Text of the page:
A federal judge, taking on what he called a "terrible responsibility," issued a preliminary injunction today to stop the Progressive magazine from publishing an article on the hydrogen bomb.

The injunction -- said to be the first of its kind in history -- will remain in effect whild the Progressive challenges it in the 7th U.S. Circuit Court of Appeals in Chicago and, if it loses there, in the Supreme Court.

Judge Robert W. Warren, saying that his action will bring him "notoriety" of a kind he would not actively see, predicted that the higher courts will uphold him.

He said he was issuing the injunction partly because of "the disparity of the risk involved" in a "basic confrontation" between "national security" and the First Amendment to the Constitution.

If he were to err against the Progressive, he said, he would seriously injure the free press; if he were to err against the government, he might risk "thermonuclear annihilation of us all."

At another point, Warren said, "One cannot enjoy freedom of worship, speech and press unless one first has freedom to live."

On the steps of the federal courthouse, howevet, Erwin Knoll, editor of the 40,000-circulation monthly published in Madison, Wis., told reporters: "The only thing that is in jeopardy is the freedom of the American press and of the American people -- and nothing else."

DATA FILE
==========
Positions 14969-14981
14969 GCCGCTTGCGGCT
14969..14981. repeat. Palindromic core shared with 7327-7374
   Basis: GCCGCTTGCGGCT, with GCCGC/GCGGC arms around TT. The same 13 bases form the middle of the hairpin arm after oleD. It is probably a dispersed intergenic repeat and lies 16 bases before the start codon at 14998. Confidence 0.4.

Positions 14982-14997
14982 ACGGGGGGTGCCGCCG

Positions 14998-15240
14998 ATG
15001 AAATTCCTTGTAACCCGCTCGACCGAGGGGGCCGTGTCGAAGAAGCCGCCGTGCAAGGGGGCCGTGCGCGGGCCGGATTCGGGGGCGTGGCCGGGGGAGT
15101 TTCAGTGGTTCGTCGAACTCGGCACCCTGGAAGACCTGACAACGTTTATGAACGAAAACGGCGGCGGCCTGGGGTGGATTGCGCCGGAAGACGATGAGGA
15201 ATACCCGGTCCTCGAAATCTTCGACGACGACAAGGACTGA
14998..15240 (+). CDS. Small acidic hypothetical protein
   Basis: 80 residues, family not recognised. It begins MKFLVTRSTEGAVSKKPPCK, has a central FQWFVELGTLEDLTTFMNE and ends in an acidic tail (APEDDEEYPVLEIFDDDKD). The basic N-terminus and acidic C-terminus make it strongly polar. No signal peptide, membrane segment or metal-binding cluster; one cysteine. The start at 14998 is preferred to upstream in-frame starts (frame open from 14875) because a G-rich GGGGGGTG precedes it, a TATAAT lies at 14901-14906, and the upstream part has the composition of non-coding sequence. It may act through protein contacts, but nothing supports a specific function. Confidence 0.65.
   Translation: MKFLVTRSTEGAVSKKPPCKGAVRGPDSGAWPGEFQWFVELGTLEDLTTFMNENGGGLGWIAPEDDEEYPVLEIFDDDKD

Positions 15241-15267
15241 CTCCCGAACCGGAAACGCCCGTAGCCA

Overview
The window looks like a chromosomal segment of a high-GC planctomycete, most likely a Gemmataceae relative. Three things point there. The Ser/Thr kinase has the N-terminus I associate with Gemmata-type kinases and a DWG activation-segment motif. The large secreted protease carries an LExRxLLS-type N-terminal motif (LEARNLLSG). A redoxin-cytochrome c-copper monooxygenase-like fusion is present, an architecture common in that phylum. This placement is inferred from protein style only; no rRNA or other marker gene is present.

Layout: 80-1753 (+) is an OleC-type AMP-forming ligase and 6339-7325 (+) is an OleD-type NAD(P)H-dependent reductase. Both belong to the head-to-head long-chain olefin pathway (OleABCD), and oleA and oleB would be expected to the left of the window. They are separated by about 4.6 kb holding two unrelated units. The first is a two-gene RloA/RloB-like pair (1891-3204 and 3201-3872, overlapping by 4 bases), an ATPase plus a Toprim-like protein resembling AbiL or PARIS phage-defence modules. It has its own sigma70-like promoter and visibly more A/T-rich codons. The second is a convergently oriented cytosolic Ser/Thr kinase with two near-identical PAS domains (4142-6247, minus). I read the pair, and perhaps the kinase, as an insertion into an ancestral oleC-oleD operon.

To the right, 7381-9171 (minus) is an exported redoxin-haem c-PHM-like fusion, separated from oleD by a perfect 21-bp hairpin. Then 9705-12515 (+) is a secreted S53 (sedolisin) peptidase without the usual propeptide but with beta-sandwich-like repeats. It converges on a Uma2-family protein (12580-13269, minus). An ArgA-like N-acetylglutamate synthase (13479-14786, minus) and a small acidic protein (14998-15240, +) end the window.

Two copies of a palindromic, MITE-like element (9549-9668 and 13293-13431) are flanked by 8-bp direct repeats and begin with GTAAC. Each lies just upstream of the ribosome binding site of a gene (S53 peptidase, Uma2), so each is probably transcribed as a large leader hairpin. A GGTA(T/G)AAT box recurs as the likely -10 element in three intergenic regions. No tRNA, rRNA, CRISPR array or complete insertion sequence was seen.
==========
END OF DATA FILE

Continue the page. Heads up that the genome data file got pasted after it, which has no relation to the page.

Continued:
Warren issued the injunction at the end of a 90-minute recess he had called to let the Progressive consider a surprise ultimatum from the bench. The judge told the magazine he would enjoin publication unless it agreed to appointment of a five-member panel to try to mediate the dispute about 1,322 words in the article that the government wants to delete.

As proposed in a friend-of-the-court brief by the Washington-based 5,000-member Federation of American Scientists, the government and the magazine each would nominate two "senior representatives of the U.S. media" and two "senior weapons scientists." Warren then would select two nominees from each category and appoint "some respected lawyer or retired judge" to be chairman of the panel.

By contrast, under a proposal by the American Civil Liberties Union, the judge would have named a panel of scientists merely to sift out competing factual claims about the article instead of editing it. Warren rejected the ACLU's idea today on the ground that he already has sufficient advice from experts on both sides.

When the proceeding reconvened, Deputy Assistant Attorney General Thomas S. Martin said the government "would participate in good faith" in the mediation attempt, but cautioned that it already had reduced its originally proposed deletions by 40 percent and might not be able to go much further.

For the Progressive, attorney Earl Munson Jr. rejected mediation, saying, "The editors believe they cannot compromise their First Amendment position."

At the press conference, editor Knoll said he had turned down the olan because he was not going to assist the government "in enshrining secrecy by publishing a truncated article." To let First Amendment rights be determined by mediators "would be a frightening thing," he said.